Regional Reviews: Washington, D.C.
Also see Susan's review of Josephine Tonight
Playwright Geoffrey Nauffts takes material that could be simplistic or preachy, and instead makes it true and moving. The center of the drama is the comfortable love between Adam (Tom Story), a 40-year-old struggling author and a hypochondriac, and Luke (Chris Dinolfo), a younger aspiring actor, and the dynamics that arise after one of them is seriously injured in an accident.
While Adam and Luke agree about most things, they have very different personal belief systems: Adam is a cynic and an atheist, while Luke finds security in his Christian faith. "Is it so wrong that I want you to go to heaven?" Luke asks as Adam pokes fun at what he sees as the excesses of religion.
The other members of this small group are Luke's blustering father Butch (Kevin Cutts) and dithering mother Arlene (Kathryn Kelley), Holly (Dawn Ursula), a gift-shop owner who employs Luke and earlier employed Adam, and Brandon (Alexander Strain), Luke's friend and fellow believer. None of them is a stereotype: Butch and Arlene are not the small-town Southern churchgoers they appear to be, while Holly is a believer in many traditions beyond her Catholic upbringing.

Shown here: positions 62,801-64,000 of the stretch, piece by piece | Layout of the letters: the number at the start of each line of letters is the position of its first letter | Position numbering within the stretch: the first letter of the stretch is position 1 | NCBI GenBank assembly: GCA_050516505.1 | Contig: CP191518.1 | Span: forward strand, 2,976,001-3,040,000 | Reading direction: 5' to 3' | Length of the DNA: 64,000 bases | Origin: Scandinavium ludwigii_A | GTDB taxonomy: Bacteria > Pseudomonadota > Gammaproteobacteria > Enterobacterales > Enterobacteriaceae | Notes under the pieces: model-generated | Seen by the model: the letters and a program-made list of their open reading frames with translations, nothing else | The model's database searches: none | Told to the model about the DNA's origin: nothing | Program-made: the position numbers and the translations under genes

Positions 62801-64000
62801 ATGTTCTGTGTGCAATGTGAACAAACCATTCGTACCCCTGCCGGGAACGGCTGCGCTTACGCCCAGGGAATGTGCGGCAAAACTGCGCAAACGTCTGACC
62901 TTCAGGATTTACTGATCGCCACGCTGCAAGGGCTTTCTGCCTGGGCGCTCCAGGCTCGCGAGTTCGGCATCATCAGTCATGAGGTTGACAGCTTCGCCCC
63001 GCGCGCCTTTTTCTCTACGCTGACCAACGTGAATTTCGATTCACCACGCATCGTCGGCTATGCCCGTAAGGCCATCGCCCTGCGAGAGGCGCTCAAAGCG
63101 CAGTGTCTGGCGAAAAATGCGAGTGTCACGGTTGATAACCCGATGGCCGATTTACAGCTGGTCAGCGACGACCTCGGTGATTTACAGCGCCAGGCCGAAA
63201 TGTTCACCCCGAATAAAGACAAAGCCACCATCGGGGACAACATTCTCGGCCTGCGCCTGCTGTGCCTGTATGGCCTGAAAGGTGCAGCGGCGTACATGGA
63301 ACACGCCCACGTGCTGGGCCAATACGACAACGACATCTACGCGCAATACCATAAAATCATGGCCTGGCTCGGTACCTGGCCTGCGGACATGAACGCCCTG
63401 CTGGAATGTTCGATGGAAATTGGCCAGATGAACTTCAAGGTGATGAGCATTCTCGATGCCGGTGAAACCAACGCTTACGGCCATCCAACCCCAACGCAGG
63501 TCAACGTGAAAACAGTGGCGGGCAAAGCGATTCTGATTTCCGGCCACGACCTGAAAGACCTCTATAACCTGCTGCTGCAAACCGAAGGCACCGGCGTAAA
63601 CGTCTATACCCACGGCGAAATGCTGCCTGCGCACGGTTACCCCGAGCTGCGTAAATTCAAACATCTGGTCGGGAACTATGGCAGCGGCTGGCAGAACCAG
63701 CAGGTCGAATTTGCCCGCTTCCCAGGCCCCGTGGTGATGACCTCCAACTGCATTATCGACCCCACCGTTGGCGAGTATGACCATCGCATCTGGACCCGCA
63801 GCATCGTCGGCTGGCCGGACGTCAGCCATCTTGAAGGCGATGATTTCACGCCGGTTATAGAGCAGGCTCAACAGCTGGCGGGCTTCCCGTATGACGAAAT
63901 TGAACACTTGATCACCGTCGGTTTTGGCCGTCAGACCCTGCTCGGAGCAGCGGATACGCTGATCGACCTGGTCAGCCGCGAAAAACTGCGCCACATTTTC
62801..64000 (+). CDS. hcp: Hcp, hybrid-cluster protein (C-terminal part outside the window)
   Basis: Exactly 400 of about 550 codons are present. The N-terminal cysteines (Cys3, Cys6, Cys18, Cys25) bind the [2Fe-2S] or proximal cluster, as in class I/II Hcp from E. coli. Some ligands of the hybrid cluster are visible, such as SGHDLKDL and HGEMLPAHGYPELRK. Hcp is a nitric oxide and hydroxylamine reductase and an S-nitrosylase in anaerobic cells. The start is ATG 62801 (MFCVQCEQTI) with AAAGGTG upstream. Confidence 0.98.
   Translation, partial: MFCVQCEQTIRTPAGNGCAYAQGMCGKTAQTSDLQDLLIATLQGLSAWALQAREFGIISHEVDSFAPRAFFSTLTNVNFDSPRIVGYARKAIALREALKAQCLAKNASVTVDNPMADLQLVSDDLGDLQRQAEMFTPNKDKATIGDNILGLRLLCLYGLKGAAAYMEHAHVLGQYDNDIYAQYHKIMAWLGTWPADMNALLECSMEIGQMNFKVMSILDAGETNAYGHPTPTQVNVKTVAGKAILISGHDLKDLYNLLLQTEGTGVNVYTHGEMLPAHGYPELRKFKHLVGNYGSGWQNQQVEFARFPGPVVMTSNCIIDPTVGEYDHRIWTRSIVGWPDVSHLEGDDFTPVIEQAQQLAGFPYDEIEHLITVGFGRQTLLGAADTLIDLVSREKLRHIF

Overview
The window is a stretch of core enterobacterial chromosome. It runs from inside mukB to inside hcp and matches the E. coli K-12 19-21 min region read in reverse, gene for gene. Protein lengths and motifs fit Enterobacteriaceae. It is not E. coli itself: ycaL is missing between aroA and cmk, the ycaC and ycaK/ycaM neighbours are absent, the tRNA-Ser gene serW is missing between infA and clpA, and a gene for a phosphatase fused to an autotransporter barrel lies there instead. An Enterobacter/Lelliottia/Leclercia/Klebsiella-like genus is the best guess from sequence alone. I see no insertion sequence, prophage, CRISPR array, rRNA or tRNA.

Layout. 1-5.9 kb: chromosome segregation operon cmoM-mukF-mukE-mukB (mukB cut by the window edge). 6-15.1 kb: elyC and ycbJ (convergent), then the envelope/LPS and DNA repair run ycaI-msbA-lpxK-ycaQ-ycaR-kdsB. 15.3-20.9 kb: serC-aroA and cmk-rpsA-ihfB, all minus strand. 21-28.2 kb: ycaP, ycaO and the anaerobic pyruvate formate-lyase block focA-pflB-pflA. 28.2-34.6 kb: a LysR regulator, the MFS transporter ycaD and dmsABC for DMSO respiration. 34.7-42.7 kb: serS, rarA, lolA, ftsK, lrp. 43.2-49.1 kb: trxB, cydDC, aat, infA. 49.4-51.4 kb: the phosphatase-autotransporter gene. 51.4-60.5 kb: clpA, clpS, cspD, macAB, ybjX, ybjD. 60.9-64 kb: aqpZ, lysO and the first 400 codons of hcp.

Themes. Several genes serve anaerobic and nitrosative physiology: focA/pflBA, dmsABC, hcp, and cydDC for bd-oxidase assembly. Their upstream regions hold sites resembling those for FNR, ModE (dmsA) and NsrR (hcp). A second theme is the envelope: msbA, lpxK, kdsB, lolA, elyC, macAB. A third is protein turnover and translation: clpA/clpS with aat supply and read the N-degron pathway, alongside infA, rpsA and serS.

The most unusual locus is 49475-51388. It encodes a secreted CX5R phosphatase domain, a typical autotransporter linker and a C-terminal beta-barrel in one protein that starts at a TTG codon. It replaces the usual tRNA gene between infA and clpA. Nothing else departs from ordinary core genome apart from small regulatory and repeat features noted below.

The quiet genius of this ensemble comes through in the naturalness of their interactions. Story and Dinolfo ably depict the back-and-forth of any couple trying to navigate each day as it comes; Cutts and Kelley play a couple who, although long divorced, have been fighting the same battles for decades; and Ursula blends deep-down strength with bits of trendy spirituality. Strain, a notably intense actor, has less to do as Brandon, but he brings a hypnotic concentration to his time onstage.
Daniel Conway's evanescent scenic design and Daniel MacLean Wagner's lighting place the hospital waiting room behind semi-sheer curtains while scenes from throughout the men's relationship appear in the foreground and to the sides. It's a fortuitous way of depicting the interplay between past and present, and the role of memory in a time of stress.
Round House Theatre